Prairie Steward Newsletters

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Issue No. 49 - Winter 2007

After spending the summer ruminating on environmental issues, the Federal Government released, in October, 2006, the much-anticipated “Clean Air Act”.

The government is taking the approach that blends the issues of air pollution and greenhouse gas (GHG) emissions. Legitimately, both issues need significant attention but the strategy will create challenges in communicating priorities. Specific to carbon trading, the Government wants to consult with the provinces and various industry groups on a course to reduce GHG emissions. The Government indicates that it will not spend taxpayer dollars on carbon credits but does encourage industry to develop whatever tools it feels appropriate to meet eventual domestic environmental targets.

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Issue No. 48 - Summer 2006

Fallow acres in Saskatchewan have dropped dramatically over the past 15 years, largely due to direct seeding and producers using more diverse rotations.

However, for the 2006 season, I suspect the fallow acres will increase. The reasons vary somewhat; some areas will increase fallow because the soil is too wet to seed. In other areas, such as the southwest, fallow is more commonly found as a risk management tool. However, the most significant influence resulting in increased fallow acres for this year is the almost across the board low commodity prices. Inputs remain very high and profits are made at every level in the food chain - except at the farm level.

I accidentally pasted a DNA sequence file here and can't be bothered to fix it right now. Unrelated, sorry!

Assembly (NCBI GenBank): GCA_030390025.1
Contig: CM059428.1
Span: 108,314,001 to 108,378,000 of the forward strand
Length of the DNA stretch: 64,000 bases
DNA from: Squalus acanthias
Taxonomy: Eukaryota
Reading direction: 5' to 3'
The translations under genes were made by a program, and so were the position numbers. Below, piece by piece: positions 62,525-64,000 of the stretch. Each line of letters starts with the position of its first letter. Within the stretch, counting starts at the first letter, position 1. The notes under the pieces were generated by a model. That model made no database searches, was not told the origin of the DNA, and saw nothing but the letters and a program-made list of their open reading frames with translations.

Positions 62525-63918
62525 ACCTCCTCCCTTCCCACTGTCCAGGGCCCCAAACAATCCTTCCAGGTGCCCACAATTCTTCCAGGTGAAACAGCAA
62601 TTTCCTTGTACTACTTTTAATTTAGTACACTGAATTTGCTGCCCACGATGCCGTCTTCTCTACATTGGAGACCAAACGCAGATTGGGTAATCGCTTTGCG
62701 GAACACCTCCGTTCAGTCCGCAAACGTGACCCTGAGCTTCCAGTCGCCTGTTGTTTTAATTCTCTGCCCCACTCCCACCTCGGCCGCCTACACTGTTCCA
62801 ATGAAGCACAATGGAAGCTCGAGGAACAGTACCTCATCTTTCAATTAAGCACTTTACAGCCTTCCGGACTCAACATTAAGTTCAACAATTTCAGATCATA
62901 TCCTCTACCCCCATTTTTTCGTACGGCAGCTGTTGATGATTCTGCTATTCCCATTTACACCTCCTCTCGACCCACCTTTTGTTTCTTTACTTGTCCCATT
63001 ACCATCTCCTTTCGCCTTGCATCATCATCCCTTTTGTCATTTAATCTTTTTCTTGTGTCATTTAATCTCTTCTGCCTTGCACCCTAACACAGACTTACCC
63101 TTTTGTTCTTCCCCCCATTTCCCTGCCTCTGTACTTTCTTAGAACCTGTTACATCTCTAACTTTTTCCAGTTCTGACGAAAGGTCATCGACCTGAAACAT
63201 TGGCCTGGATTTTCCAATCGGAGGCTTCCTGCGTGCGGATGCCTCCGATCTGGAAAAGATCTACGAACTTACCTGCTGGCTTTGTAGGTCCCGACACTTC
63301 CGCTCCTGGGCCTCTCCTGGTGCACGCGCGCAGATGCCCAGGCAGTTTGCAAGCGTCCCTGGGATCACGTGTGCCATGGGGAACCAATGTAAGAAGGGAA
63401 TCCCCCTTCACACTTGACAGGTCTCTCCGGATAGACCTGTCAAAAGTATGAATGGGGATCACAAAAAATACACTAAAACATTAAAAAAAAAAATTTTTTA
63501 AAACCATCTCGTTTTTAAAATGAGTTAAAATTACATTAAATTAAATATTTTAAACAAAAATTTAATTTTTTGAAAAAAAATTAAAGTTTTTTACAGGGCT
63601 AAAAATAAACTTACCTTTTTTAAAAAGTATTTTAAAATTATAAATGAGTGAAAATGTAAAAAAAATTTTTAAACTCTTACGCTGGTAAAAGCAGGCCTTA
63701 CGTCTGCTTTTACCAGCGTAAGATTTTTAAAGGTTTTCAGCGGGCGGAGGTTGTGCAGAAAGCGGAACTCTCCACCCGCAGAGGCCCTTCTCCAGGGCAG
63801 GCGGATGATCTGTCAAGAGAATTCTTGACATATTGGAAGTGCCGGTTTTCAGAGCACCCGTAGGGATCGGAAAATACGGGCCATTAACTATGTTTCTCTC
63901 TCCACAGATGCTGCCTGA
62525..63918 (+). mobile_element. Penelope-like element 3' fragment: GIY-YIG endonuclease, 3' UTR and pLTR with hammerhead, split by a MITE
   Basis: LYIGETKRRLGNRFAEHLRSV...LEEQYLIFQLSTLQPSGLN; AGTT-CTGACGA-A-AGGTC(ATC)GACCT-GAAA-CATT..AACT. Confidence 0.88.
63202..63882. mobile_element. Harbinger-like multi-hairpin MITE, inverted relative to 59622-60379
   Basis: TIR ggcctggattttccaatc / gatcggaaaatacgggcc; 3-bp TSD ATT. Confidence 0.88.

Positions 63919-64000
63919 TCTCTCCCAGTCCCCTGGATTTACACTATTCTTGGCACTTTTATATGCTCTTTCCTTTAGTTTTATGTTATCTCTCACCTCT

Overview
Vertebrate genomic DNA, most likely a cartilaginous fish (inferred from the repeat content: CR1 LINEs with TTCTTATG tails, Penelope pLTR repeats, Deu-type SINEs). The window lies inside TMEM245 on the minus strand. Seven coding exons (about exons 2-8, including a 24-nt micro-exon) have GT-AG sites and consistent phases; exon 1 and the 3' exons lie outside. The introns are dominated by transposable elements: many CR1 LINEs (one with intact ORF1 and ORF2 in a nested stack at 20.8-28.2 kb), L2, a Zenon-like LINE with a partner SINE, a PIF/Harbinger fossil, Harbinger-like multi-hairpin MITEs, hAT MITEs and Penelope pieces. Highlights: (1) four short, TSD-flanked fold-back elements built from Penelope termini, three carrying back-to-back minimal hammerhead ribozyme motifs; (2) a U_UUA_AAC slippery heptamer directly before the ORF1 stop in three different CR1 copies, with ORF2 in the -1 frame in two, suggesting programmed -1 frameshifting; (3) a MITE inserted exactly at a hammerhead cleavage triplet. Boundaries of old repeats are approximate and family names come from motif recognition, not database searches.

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Issue No. 47 - Spring 2006

In mid February, SSCA learned that it had been nominated and selected as one of 100 of Saskatchewan’s Environmental Champions.

SSCA was selected as a Champion for the significant contribution it has made to the province in agriculture, ecology and education. Due in significant part to the efforts of the SSCA, cropping practices such as summer fallow and frequent cultivation are now changing. In 1990, the SSCA secured funding from the provincial government to launch its technology transfer program to promote soil conservation practices to farmers across the province.

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